DC supporters embarrass Sekhamane
DEMOCRATIC Congress (DC) supporters, who attended the party’s rally in Maputsoe in Leribe this week, embarrassed their deputy secretary general Tlohang Sekhamane when they booed him while he was introducing himself.
Some analysts said if the booing was indicative of general dissatisfaction with Mr Sekhamane among the party’s rank and file, then it spelt a bad omen for his bid to succeed Dr Mosisili.
Party chairperson Motlalentoa Letsosa had asked Mr Sekhamane to introduce himself, along with other national executive committee (NEC) members present, when the supporters jeered him.
The heckling started when Mr Sekhamane received the microphone from Lesotho Congress for Democracy (LCD) committee member Sethunya Sekoqo, who attended the rally as a guest. As he attempted to speak, some of the supporters started shouting “sit down, we don’t trust you”. “We don’t like you!”
The heckling continued until Mr Letsosa called the supporters to order.
Mr Sekhamane then labored through his introduction while the majority of the NEC members looked down before he handed the microphone to the deputy leader Mathibeli Mokhothu, his rival in the DC elective conference scheduled for 25 to 27 January this year.
In a classic case of contrasting fortunes, Mr Mokhothu was met with cheering and chanting. He was even presented and draped with a Linare blanket for “having stood by ntate (Pakalitha) Mosisili during difficult times”.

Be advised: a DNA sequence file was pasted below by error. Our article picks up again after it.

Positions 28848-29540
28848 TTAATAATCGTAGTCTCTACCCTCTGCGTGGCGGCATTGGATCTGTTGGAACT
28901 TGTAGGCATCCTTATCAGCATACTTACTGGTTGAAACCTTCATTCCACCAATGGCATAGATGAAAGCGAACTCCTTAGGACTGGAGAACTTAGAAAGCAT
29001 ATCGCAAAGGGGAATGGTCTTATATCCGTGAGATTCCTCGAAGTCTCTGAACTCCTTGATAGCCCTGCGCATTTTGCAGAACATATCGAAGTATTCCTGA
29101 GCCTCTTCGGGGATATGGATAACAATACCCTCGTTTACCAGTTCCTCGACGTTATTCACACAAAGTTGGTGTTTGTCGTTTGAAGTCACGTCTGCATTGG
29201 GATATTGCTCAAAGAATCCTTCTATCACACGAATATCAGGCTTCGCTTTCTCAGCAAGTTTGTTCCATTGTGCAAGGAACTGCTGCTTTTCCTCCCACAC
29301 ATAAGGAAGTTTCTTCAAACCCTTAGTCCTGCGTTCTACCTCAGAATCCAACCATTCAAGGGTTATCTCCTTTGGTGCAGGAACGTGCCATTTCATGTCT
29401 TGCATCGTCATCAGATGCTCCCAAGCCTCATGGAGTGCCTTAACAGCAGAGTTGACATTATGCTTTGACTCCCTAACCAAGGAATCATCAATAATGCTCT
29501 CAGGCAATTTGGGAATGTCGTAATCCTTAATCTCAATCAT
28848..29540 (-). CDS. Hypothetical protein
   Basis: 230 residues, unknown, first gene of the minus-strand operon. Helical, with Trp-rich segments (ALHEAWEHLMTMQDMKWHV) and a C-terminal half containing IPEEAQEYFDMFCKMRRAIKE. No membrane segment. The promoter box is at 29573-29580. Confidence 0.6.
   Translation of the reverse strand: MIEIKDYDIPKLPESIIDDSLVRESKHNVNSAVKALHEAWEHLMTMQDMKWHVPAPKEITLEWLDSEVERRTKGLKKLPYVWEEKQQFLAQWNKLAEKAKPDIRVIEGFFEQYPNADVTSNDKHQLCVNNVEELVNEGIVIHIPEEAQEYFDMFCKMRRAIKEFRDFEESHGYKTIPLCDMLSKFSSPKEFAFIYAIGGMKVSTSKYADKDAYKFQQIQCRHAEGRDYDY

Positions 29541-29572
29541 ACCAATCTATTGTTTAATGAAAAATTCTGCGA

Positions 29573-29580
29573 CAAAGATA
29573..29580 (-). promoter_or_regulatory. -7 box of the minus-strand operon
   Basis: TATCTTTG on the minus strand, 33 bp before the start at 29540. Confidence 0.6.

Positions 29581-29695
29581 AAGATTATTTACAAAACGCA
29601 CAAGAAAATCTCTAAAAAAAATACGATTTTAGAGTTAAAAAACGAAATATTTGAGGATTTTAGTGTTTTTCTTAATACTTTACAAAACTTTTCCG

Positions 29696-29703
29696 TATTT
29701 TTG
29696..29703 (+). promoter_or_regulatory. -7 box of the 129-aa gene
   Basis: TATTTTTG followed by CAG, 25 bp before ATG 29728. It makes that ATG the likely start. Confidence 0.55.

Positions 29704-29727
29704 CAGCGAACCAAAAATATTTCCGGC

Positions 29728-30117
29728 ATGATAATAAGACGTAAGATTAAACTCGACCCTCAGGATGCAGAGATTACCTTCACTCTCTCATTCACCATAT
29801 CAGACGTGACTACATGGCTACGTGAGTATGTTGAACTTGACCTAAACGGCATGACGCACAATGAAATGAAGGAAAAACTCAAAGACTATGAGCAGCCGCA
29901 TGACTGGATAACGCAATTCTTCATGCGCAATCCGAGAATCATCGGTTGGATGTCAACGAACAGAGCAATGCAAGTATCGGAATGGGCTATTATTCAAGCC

Dr Mosisili, who is bowing out as party leader, was presented with a sheep and a Basotho hat.
Efforts to get a comment from Mr Sekhamane were fruitless as his phone was unavailable.
National University of Lesotho (NUL) Associate Professor Motlamelle Kapa described Sekhamane’s heckling as a clear sign that his chances of making it in the elections were slim.
“If things only remained subtle it could be difficult to tell but with things so obvious his chances of making it in the elections are quite slim. We will only have to wait until then,” said Prof Kapa.
He said Dr Mosisili was leaving a divided party but this was not unique to the DC. He said instead of uniting their followers, local politicians in some instances even sponsor divisions.
“This is not just about the followers but it also speaks volumes about the leadership in that it has failed to foster unity among its people. The leader is leaving his party divided and this shows that there are problems in leadership and not just maybe in this particular party but we see this trending even in other parties.
“These are signs that Sekhamane might not make it in the race. If party leaders fail to unify their followers what more about unifying the country and its people? Divisions are bad for any relationship and don’t yield progress in any way,” Prof Kapa said.
Director of the Development for Peace Education (DPE) and political analyst Sofonea Shale said it was clear that those who heckled Mr Sekhamane were not in his camp.
“They could have chosen to do so to convey their discontent over the way he campaigns as there are those who believe that his jabs are below the belt.
“Logically it is an expression of discontent with him,” he said.
Mr Shale nevertheless cautioned about reading too much into the jeering saying voting at the elective conference would be a preserve of invited delegates.
“I don’t think we can read anything in that, because voting is done by those who have been delegated to do so, who are also vulnerable to different forms of persuasions.
“Generally booing of leaders doesn’t bring the desired results by those who do it,” Mr Shale said.